How is diabetic retinopathy treated?
Recently, scientists have found that laser treatment can prevent visual loss in many people with diabetic macular edema. In this treatment, called photocoagulation, powerful beams of light from a laser are aimed at leaking retinal blood vessels in the macula. The goal of treatment is to seal the vessels and prevent further leakage. In many patients, this treatment halts the decline in vision or even reverses it.
Research also has shown that laser photocoagulation can dramatically reduce the risk of blindness in people who have proliferative retinopathy. For these patients, the laser is used in a different way: It is not directed at the macula but is aimed at hundreds of spots in other parts of the retina. The purpose of the treatment is to destroy diseased tissue and stop the retinopathy from getting worse. In fact, the treatment can reduce the risk of severe visual loss by 60 percent.
The studies which proved the value of laser treatment for people with diabetic retinopathy were supported by the National Eye Institute. It is part of the National Institutes of Health, a component of the U.S. Department of Health and Human Services.
These studies also have helped ophthalmologists determine which diabetic patients need laser treatment and when to begin it.
Who should have laser treatment?
An ophthalmologist (a medical doctor who specializes in the care of eye conditions) usually will consider laser treatment when a person with diabetes has proliferative retinopathy or retinal signs that suggest this condition may soon develop. Also, people with a significant degree of macular edema would now be considered for laser treatment.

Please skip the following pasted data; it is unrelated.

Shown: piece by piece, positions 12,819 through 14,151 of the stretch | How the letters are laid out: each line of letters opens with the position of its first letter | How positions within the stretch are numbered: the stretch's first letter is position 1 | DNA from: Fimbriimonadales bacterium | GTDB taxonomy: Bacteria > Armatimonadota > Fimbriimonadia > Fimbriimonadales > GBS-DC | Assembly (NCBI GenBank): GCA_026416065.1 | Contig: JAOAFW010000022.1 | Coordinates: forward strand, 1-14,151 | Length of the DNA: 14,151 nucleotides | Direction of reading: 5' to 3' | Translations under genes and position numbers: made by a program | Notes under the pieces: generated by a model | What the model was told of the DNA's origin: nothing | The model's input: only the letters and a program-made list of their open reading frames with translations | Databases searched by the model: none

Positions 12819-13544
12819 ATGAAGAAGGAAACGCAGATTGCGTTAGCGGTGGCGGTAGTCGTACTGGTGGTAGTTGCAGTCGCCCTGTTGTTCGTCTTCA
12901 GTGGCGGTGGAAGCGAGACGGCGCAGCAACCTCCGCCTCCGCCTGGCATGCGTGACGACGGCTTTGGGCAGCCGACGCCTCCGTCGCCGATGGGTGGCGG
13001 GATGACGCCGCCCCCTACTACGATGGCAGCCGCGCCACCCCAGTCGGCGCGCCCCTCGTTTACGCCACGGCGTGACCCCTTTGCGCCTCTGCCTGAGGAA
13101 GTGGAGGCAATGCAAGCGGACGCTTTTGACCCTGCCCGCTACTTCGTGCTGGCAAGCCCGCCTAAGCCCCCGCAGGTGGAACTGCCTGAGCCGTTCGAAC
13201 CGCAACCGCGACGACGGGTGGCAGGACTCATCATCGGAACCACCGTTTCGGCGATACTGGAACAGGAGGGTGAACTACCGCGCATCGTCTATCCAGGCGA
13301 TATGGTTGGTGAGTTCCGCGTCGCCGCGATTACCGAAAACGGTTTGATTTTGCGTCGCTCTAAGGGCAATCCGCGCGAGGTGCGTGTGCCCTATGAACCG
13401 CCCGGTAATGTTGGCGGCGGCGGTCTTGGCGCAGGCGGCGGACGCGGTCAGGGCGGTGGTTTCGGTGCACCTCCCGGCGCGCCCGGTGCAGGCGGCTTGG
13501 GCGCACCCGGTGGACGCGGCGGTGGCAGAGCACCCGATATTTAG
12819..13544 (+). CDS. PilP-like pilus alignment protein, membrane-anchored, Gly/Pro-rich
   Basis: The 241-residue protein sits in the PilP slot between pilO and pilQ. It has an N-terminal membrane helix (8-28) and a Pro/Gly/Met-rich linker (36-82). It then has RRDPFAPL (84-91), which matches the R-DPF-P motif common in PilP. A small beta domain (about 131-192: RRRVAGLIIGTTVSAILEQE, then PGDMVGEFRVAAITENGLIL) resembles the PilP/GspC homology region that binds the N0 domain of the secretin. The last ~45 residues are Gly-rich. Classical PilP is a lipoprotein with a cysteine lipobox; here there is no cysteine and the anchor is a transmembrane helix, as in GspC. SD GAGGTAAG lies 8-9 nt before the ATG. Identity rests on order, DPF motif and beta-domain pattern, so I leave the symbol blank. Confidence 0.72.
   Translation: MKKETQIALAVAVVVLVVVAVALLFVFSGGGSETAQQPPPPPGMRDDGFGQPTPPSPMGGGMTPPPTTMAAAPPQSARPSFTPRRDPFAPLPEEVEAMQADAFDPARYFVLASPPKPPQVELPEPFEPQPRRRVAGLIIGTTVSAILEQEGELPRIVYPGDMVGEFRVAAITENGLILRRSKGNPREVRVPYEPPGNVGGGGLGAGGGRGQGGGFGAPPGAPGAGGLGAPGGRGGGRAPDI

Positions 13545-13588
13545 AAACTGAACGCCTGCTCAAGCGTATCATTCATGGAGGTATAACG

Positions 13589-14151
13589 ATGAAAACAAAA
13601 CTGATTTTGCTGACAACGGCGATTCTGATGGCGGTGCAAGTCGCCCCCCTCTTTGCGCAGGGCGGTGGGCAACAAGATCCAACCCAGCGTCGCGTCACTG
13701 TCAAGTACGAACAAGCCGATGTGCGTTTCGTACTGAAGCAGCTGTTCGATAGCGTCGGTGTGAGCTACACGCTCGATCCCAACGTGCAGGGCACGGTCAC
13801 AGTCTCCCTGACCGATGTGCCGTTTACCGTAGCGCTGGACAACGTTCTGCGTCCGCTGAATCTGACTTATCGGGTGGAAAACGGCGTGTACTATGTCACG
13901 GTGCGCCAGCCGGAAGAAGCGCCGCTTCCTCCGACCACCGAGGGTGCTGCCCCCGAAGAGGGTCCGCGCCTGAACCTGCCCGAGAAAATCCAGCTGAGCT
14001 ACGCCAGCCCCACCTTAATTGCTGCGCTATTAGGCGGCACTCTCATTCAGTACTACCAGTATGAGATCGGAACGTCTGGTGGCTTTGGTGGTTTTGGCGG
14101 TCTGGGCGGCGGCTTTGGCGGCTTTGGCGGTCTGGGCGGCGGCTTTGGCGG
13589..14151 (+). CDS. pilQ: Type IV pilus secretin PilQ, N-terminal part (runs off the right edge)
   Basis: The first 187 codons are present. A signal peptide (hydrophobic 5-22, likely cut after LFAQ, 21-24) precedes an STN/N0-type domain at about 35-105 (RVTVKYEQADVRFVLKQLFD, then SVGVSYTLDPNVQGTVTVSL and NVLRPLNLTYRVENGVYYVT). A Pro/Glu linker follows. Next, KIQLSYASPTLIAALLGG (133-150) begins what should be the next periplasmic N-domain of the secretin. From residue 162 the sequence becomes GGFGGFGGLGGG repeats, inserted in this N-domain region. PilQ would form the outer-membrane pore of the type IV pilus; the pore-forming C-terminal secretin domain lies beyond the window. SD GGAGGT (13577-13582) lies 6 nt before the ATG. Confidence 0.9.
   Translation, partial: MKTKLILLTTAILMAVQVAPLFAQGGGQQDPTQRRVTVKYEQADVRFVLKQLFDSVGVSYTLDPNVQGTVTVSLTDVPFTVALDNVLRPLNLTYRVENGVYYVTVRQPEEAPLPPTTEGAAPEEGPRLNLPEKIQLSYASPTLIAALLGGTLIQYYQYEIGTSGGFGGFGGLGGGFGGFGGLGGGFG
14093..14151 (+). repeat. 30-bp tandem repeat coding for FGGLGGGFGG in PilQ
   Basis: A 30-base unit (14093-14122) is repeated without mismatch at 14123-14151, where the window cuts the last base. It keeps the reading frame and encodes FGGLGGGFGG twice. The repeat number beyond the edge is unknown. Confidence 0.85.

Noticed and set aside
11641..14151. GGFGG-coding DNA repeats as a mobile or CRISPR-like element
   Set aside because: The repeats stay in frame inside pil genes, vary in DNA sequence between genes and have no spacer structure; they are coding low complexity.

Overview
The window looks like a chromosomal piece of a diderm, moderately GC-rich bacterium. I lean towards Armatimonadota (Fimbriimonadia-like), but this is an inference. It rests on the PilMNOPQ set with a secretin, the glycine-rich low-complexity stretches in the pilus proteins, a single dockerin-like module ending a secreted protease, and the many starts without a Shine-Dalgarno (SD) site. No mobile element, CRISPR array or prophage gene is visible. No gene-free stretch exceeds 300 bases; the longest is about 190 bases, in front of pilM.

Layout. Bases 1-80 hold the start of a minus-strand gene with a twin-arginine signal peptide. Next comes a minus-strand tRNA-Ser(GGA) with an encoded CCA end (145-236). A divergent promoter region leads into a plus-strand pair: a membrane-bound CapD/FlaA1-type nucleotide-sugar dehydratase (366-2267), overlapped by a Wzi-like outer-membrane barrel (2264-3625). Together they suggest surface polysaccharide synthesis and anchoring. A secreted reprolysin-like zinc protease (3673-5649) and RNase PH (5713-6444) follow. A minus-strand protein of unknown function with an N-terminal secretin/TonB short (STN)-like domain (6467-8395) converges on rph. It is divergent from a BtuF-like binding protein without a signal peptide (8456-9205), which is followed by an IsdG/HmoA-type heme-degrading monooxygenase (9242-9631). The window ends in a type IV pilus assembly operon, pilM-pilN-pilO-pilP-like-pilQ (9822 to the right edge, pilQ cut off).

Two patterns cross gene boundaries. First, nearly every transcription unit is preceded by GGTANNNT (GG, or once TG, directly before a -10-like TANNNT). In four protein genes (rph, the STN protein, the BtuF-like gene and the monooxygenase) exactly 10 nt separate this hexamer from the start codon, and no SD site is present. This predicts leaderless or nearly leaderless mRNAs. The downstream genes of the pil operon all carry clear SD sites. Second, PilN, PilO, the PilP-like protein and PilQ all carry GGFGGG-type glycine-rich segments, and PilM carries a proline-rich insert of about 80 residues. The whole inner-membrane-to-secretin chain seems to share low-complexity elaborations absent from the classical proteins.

When deciding whether to recommend laser treatment to a particular patient, the ophthalmologist weighs the potential benefits - preventing or delaying severe visual loss - against the risk of unwanted side effects. These may include some loss of central or side vision.
Unfortunately, laser treatment cannot restore sight to the person who has already suffered severe retinal damage from diabetic retinopathy. Also, the laser generally is not used when bleeding inside the eye has made it difficult or impossible for the ophthalmologist to see the areas that need treatment.
What is vitrectomy?
A few diabetic retinopathy patients - including some who have had photocoagulation - go blind from massive bleeding inside the eye. Now, ophthalmologists can remove the blood and scar tissue from the center of the eye. This procedure is known as vitrectomy. Following vitrectomy, patients can often see well enough to move around on their own. Occasionally, vision in the operated eye recovers enough for the patient to resume reading or driving.
What help is available to the person who has already lost vision from diabetic retinopathy?
There are many useful devices that can help a partially sighted person to make the most of his or her remaining vision. Called low vision aids, these devices have special lenses or electronic systems that produce enlarged images of nearby objects.
If you need low vision aids, your eye care specialist can generally prescribe them. Often, he or she will be able to suggest further sources you might contact to get information about counseling, training, and other special services for people with low vision. These may include a nearby school of medicine or optometry.
This information was prepared by the National Eye Institute, NIH, Building 31, Room 6A32, Bethesda, MD 20892. The telephone number is: (301) 496-5248.
NIH Publication No. 89-2171
More Information about Diabetic Retinopathy